Top UNHCR official calls for safe passage for uprooted Syrians

News Stories, 4 December 2012

© UNHCR/B.Sokol
UNHCR protection official Erika Feller visited Za'atri camp, where preparations for winter are well under way. These men are carrying metal sheeting to provide a covered area for cooking.

ZA'ATRI CAMP, Jordan, December 4 (UNHCR) Top UNHCR protection official Erika Feller has visited refugees in Jordan's Za'atri refugee camp and noted that innocent civilians were the prime victims of the conflict in Syria.

On her second mission to the region in less than a month, the Assistant High Commissioner for Protection met refugees who had recently made it to safety in Jordan. Many were elderly, including one woman who had undergone open-heart surgery. Several were clearly traumatized.

Feller said the conflict was disproportionately affecting civilians at least 2.5 million of them and called on both sides to ensure that those who have fled their homes throughout the country were able to reach safety. In some areas, insecurity has reached to the country's borders, making escape to neighbouring states especially perilous.

As UNHCR's senior refugee protection official, Feller reviewed reception arrangements at Za'atri, which as of this week has received more than 60,000 Syrian refugees since it opened four months ago. Many have since moved on, some into the local community and others back to Syria. Za'atri currently has about 32,000 residents.

"Preparations for winter are well under way in the camp, where overnight temperatures are now dropping to 1 degree Celsius," UNHCR spokesman Adrian Edwards said. Tents are being reinforced and better insulated to protect against the weather, including the addition of "porches" where gas heaters are being placed. "Some 30,000 thermal blankets are being distributed, along with winter clothing," he added.

A storm drainage system is being built and a layer of crushed rock spread throughout the camp to channel water away from shelters and prevent mud and standing water. In addition, more than 1,300 prefabricated shelters have been erected and another 1,300 are expected to be in place within three weeks.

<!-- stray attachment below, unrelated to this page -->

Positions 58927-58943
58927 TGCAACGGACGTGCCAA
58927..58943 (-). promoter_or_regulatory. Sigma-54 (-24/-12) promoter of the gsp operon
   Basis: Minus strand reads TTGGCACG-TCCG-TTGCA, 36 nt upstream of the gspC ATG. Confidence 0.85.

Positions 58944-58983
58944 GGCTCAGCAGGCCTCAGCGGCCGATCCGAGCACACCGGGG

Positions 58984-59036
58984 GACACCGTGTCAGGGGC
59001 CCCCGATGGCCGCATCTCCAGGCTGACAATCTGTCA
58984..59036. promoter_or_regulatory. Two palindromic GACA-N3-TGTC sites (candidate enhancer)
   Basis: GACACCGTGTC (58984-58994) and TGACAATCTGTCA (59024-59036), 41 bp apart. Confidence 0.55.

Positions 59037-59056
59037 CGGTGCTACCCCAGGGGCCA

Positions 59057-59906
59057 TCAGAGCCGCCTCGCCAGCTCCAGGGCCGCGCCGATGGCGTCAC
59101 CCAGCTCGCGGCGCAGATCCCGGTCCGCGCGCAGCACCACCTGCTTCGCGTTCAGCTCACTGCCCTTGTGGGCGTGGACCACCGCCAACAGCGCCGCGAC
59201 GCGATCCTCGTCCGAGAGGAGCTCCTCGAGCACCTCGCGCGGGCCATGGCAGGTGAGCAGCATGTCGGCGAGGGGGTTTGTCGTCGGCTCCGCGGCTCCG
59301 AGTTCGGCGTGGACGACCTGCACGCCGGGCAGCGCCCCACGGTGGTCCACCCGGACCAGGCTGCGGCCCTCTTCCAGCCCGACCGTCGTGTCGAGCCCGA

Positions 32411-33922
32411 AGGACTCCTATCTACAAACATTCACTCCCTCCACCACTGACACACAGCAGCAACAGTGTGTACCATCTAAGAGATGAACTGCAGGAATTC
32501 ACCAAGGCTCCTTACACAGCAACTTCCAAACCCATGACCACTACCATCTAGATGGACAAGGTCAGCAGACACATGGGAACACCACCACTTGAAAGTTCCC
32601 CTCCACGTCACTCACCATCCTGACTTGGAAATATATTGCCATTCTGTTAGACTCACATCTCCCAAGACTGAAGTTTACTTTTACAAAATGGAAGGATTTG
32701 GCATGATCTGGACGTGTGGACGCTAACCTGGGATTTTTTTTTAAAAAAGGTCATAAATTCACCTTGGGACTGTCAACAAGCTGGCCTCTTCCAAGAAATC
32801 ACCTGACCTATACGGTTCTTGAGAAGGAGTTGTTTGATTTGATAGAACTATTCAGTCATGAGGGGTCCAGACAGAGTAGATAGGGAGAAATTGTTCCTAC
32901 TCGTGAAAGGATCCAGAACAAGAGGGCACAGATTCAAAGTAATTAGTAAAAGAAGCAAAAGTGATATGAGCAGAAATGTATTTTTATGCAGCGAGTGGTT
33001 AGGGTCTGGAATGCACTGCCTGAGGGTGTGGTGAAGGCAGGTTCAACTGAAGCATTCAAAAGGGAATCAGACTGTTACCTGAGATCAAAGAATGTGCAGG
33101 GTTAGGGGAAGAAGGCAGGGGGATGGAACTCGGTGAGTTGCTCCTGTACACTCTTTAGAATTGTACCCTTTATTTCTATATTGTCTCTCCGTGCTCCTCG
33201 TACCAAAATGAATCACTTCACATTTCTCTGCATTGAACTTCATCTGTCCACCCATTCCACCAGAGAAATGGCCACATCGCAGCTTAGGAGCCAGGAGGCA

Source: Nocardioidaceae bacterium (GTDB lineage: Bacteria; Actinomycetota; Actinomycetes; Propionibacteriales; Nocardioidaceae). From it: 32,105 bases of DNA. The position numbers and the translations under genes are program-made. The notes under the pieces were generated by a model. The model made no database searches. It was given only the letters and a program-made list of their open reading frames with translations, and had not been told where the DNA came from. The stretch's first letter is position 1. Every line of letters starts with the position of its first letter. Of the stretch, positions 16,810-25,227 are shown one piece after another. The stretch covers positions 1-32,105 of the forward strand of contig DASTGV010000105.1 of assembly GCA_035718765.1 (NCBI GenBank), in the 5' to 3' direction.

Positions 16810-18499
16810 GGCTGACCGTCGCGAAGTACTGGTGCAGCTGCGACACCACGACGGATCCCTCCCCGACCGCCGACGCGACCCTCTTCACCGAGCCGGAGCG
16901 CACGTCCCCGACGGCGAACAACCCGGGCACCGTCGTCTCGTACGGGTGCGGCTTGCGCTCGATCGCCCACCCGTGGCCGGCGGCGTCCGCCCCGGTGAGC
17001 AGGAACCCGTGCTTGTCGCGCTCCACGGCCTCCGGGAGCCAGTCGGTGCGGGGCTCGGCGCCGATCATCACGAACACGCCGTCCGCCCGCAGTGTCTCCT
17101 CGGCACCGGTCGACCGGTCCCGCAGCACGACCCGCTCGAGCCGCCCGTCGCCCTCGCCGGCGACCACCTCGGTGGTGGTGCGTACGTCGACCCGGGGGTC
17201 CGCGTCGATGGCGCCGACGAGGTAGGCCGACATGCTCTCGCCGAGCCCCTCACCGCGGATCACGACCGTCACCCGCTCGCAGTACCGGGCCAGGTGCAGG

"As this work continues, we have recently heard erroneous reports that refugee children have died at the camp because of the cold. This is incorrect," the UNHCR spokesman stressed.

He added that there had been four infant deaths due to other medical conditions since November 23, but not because of the weather. Medical reports indicate that two of the infants had congenital defects one of the oesophagus, and the other of the heart. Two other infants died as a result of acute diarrhoea.

Region wide, the number of Syrians registered or awaiting registration now stands at 475,280. This comprises 138,889 in Jordan, 133,895 in Lebanon, 130,449 in Turkey, 60,307 in Iraq, and 11,740 in North Africa.

In addition, governments in the region estimate there are several hundred thousand more Syrians who have not yet come forward for registration. More of these people are expected to seek registration in the coming months as their resources dwindle.

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2008 Nansen Refugee Award

The UN refugee agency has named the British coordinator of a UN-run mine clearance programme in southern Lebanon and his civilian staff, including almost 1,000 Lebanese mine clearers, as the winners of the 2008 Nansen Refugee Award.

Christopher Clark, a former officer with the British armed forces, became manager of the UN Mine Action Coordination Centre-South Lebanon (UNMACC-SL) n 2003. His teams have detected and destroyed tons of unexploded ordnance (UXO) and tens of thousands of mines. This includes almost 145,000 submunitions (bomblets from cluster-bombs) found in southern Lebanon since the five-week war of mid-2006.

Their work helped enable the return home of almost 1 million Lebanese uprooted by the conflict. But there has been a cost – 13 mine clearers have been killed, while a further 38 have suffered cluster-bomb injuries since 2006. Southern Lebanon is once more thriving with life and industry, while the process of reconstruction continues apace thanks, in large part, to the work of the 2008 Nansen Award winners.

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